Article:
Acoustic jar

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Resonance amphora embedded in the wall of the church of the Chartreuse Notre-Dame-du-Val-de-Bénédiction [fr], Villeneuve-lès-Avignon.

Acoustic jars are ceramic vessels found set into the walls, and sometimes into the sides of cavities beneath the floors, of medieval churches. They are believed to have been intended to improve the sound of singing, and to have been inspired by the theories of Vitruvius .


Tuned bronze vases set in niches were used to modify the acoustics in Greek and Roman theatres. Their use is described by Vitruvius.[1] No original examples survive.[2]

In the Middle Ages the idea of the acoustic vessel re-emerged. Examples have been found in around 200 churches, half of them in France.[2] They vary greatly in shape and positioning, but, unlike those described by Vitruvius they are ceramic, and are found enclosed within the fabric of building.[2] The function of the jars was established with the discovery of a reference in the Chronicle of the Celestins of Metz. The chronicler recorded that, in 1432:

on the vigil of the Assumption, after brother Odo le Roy, the prior, had returned from the before-mentioned general chapter, it was ordered that pots should be put into the choir of the church of this place, he stating that he had seen such in a church elsewhere thinking that they made the singing better, and resound more, they were put up there in one day, by taking as many workmen as were necessary.[3]

Modern experiments have indicated that their effect would have been to absorb the resonance of certain frequencies, rather than to amplify sound.[2]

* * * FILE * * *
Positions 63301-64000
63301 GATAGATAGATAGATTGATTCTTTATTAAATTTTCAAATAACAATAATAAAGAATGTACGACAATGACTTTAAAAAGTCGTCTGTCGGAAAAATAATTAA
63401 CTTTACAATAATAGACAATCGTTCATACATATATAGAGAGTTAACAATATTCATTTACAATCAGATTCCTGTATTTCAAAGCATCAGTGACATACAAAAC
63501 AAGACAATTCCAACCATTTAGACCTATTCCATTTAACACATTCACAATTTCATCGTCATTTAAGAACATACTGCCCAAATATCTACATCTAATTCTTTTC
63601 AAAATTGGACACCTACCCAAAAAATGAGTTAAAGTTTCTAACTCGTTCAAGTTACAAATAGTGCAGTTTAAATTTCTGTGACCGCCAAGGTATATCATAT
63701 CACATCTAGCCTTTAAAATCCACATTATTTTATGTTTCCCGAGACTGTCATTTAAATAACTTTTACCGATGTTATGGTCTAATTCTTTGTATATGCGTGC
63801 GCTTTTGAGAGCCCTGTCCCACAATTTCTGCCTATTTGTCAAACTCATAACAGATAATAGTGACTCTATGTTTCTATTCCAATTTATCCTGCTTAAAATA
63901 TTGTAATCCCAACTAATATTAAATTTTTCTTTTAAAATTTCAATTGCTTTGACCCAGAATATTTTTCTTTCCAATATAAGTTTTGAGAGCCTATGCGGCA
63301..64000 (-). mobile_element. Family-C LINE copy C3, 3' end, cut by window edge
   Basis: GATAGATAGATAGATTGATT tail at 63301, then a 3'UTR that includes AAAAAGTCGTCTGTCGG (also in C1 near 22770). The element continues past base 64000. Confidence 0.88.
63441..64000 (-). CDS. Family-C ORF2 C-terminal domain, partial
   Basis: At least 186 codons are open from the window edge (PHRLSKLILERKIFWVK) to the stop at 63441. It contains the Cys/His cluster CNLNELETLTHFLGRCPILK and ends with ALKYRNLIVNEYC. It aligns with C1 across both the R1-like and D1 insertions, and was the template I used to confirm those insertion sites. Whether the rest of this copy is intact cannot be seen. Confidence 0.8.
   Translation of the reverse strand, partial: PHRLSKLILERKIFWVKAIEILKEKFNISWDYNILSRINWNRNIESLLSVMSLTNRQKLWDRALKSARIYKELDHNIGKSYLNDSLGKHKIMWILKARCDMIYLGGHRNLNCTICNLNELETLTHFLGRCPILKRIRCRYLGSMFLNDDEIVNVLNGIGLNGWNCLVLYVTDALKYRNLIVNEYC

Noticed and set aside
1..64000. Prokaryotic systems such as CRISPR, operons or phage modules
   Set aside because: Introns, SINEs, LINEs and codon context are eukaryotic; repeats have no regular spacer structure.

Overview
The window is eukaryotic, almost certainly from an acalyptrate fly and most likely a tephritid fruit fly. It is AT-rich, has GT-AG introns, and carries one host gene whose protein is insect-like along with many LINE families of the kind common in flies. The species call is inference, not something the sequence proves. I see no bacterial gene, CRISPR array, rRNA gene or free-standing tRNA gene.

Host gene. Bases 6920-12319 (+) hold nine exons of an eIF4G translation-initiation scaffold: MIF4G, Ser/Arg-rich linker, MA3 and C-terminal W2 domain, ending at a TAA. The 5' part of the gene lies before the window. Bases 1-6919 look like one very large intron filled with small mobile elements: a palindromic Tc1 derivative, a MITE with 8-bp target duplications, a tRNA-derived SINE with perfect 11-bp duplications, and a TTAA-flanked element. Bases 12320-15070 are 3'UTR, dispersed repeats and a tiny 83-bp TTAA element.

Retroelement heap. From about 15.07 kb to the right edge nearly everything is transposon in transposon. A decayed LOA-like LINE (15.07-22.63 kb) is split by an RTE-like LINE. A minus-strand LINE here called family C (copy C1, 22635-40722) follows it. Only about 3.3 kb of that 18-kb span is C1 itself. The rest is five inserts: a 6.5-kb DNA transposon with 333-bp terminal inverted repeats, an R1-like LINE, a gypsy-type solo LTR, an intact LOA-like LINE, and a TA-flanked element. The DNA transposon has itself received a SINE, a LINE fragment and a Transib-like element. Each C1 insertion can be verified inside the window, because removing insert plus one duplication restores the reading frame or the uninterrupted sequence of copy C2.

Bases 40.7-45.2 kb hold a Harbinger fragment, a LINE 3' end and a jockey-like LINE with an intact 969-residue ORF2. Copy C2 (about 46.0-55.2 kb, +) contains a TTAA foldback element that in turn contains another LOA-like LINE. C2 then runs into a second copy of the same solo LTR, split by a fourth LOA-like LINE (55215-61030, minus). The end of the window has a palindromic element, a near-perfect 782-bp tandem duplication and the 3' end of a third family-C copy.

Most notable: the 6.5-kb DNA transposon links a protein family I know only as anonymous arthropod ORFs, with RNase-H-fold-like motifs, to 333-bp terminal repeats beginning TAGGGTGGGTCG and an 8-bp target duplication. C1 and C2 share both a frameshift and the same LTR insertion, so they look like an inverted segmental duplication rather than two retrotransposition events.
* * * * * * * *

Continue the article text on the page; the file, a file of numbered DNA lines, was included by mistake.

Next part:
They use of the jars was said to be common in Brittany, and around Clisson, in the Loire Inferieure. In the Clisson area, they were usually found in horizontal rows at a height of about three metres above floor level.[4] In 1859 a correspondent to Archaeologia Cambrensis reported that at Pallet there was "a modern chapel, with earthenware vessels inserted in the walls of the choir, expressly for acoustic purposes".[4] In England, a set of eleven jars survives high on the chancel walls of St Andrews church at Lyddington, Rutland.[5]

At St Peter Mancroft in Norwich two L-shaped trenches accommodating a number of acoustic jars were discovered beneath the wooden floor on which the choir stalls had previously stood. They had rubble walls and concrete bottoms, and the surfaces were rendered over. Earthenware jars were built into the walls at intervals of about three feet, with the mouths facing into the trench. The jars were about 9 ½ inches long, and 8 inches across at their widest, narrowing to 6 inches at the mouth. A similar discovery was made at St Peter Parmentergate, Norwich in the same city.[6] At Fountains Abbey, in Yorkshire several earthenware vessels were discovered mortared into the base of the choir screen, their necks protruding through the stonework.[7]

The effectiveness of the medieval jars has sometimes been doubted. The Chronicler of Metz, in the only medieval source for the purpose of the jars, mocks the prior for believing that they might have improved the sound of the choir,[3] and the archaeologist Ralph Merrifield suggested that their use might have owed more to a tradition of votive deposits than to the theories of Vitruvius.[8]

In 2011, at The Acoustics of Ancient Theatres conference, held in Patra, Greece, P. Karampatzakis and V. Zafranas presented evidence that Vitruvius' theory was in fact correct, and that the reconstruction of an ancient acoustic vase is possible.[9][10]


  1. ^ Godman, Rob. "The enigma of Vitruvian Resonating Vases and the Relevance of the Concept for Today" (PDF). Retrieved 14 May 2013.
  2. ^ a b c d Crunelle, Marc. "Is There an Acoustical Tradition in Western Architecture?" (PDF).
  3. ^ a b Minns, G.W. (1872). "Acoustic Pottery in Norwich Churches". Norfolk archaeology. 7: 96.
  4. ^ a b "Acoustic Contrivances in Churches And Other Buildings". Archaeologia Cambrensis: 139–42. 1859.
  5. ^ "St Andrew's Church". Openair. Archived from the original on 13 July 2018. Retrieved 19 August 2016.
  6. ^ Phipson, Makilwane (1863). "Acoustic Pottery". The Builder: 893.
  7. ^ Andrews, William (1897). Antiquities and Curiosities of the Church. London: William Andrews. pp. 39–40.
  8. ^ Merrrifield, Ralph (1969). "Folk-lore in London Archaeology. Part 2: The Post-Roman period" (PDF). The London Archaeologist: 99–105.
  9. ^ [1] Acoustics of Ancient Theatres conference
  10. ^ Karampatzakis P. Zafranas V. Polichronopoulos S 2011